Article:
There are two more cards that I have to mention, and one of course is Shadowfax. Like the staff, this is really only viable on Gandalf or Gandalf, since Gandalf leaves the table at the end of the round. It's slightly more expensive than Unexpected Courage, but it makes him Ranged and Sentinel, and also can be paid for with any color. Assuming you're in a multiplayer game, and given Gandalf's amazing statline, the horse is usually well worth the extra resource.

And finally, more recently we have gained Narya for use with Círdan the Shipwright or Gandalf, the only Ring of Power with such a choice. It should be obvious that readying two allies for +1 and +1 is strong, and depending on the allies may well be stronger than Gandalf's own statline. This goes extremely well with the Vilya strategy I mentioned at the start, because expensive allies are strong allies, and thus Flame of Anor becomes even more powerful. Less obviously, the icon Gandalf gains from the ring makes him much less of a burden when trying to play cards already in your hand.

Obviously, there are costs to be weighed here. 14 threat is not cheap, and Gandalf remains one of the strongest allies we have, especially with Sneak Attack. When you decide to play Gandalf, your whole fellowship loses that opportunity, and I don't take that lightly. A lot of assumptions about deckbuilding have to be scrapped, if you're going to make full use of his ability. If you do, however, the results can be spectacular, and you will find that Gandalf could well be the strongest of all the Gandalves.

ohuerc 456

One of my favourite heroes. I might say actually a bit under-rated as well, though some might dispute that - it seems to me though that some people find it too difficult to look past that 14 threat cost and blocking of Core Gandalf and see the huge variety of options hero Gandalf can offer. If you put the effort into making him work though, I would say Gandalf is absolutely the most versatile hero in the game - there's nothing he doesn't work well with, except maybe Secrecy. Even then, shenanigans can be pulled.

So our first port of call is his stats, the best of any hero. Gandalf is an excellent choice for any of the three primary roles of quester/attacker/defender with 3 in each stat and 5 hit points. A lot of decks will want to maximise the use of those stats using readying effects such as Unexpected Courage and of course Shadowfax and obviously it's worth doing. Further to this another one of Gandalf's own particular cards comes into play for this in Flame of Anor, which can vary from just readying him to use his already formidable base stats to potentially readying him with a whopping +6 if you discard Beorn or Brok Ironfist from the top of your deck (probably the best use you'll ever find for Brok Ironfist). That's a pretty big deal for handling combat, but of all the cards specifically aimed at Gandalf I find it the least useful by a significant margin, which I think says something about the others. Likewise for all that his stats are amazing, they're not the true draw of the hero to me, just an incidental benefit. Yes, 14 threat worth of stats are an incidental benefit to me.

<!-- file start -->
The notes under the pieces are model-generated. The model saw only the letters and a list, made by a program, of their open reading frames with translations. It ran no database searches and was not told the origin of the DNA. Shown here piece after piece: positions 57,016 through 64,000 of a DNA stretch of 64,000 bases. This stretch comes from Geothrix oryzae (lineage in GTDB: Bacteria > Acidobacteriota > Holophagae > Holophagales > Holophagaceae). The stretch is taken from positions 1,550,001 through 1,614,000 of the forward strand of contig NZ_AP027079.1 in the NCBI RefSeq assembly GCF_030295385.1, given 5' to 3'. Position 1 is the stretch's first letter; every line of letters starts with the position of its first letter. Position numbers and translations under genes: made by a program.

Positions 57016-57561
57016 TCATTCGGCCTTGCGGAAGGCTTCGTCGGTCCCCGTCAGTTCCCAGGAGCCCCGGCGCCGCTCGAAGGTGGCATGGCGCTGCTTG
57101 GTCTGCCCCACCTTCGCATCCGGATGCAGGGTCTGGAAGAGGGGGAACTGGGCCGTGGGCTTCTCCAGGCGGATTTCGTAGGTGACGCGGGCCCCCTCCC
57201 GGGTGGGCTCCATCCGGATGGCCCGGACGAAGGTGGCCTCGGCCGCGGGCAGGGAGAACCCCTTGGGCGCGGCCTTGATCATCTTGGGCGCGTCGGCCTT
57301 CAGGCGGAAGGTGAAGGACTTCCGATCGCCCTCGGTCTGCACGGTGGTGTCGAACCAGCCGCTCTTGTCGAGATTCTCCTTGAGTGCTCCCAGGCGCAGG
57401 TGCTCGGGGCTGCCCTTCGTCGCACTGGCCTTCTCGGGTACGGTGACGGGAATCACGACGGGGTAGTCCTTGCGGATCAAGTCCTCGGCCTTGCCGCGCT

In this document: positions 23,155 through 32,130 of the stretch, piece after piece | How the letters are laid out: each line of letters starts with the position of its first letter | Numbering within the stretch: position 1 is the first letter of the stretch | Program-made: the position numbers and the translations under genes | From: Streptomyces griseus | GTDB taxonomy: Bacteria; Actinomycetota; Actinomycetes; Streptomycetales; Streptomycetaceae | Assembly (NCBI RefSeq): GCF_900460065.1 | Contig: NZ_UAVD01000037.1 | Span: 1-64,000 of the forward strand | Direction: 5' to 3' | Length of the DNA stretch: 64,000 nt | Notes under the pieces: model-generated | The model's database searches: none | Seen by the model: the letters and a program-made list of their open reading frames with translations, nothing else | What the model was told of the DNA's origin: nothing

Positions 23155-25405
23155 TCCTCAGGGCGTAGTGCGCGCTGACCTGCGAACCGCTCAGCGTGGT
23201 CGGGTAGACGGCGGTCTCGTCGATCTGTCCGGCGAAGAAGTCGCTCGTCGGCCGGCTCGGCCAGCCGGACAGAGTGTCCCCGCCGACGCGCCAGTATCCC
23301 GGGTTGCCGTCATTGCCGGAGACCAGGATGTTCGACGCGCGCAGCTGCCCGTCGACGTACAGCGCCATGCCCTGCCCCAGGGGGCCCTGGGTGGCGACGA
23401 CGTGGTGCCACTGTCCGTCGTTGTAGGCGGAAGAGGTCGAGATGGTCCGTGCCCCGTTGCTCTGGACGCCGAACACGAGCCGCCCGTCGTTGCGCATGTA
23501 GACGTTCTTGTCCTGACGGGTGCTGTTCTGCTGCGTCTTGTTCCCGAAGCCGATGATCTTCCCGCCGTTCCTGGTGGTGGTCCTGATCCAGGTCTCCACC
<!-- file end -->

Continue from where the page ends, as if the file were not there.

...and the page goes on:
The real appeal of hero Gandalf is that ability. At first glance it might not seem so amazing - essentially your hand is just always one card bigger, right? But the thing is, any time you play that card from the top of your deck it is of course immediately replaced by another, new, top card of your deck. Thus effectively drawing you a card every time. If you have a stack of affordable events (perhaps set up by an Imladris Stargazer) you can do this multiple times per round, but even confined to the Planning phase it's pretty amazing - effectively drawing an extra card potentially every single round, not that easy an ability to come by usually. And as if it weren't enough that Gandalf's ability functionally is card draw, it also helps with more normal card draw in the form of Expert Treasure-hunter since you always know what to guess. And that can further be combined with Hidden Cache to generate extra resources as well. This is amazing, and there's still more. While playing a card this way, Gandalf is considered to have all four regular printed resource icons. The fact they're considered printed has minor benefit with some of the Against the Shadow mono-sphere cards; the fact he has the icons lets you play some attachments on him you otherwise couldn't, like Armored Destrier, A Burning Brand, Silver Lamp, or Support of the Eagles. The best aspect of it in this case though is the obvious - that he can play any card of any sphere, not only making his otherwise Neutral resources more useful, but also giving scope for decks using Gandalf to splash in any card they like that really fits the deck but doesn't match spheres with the rest. The applications of this are much the same as the comparable applications of A Good Harvest. Even with the amount of sphere bleed which has occurred over the years it can still be very nice to just slot in one or two cards you otherwise couldn't, depending on Gandalf to play them. Note also that since Gandalf is considered to have the icons he can play 0-cost cards like this, unlike Elrond's ability to play out-of-sphere allies.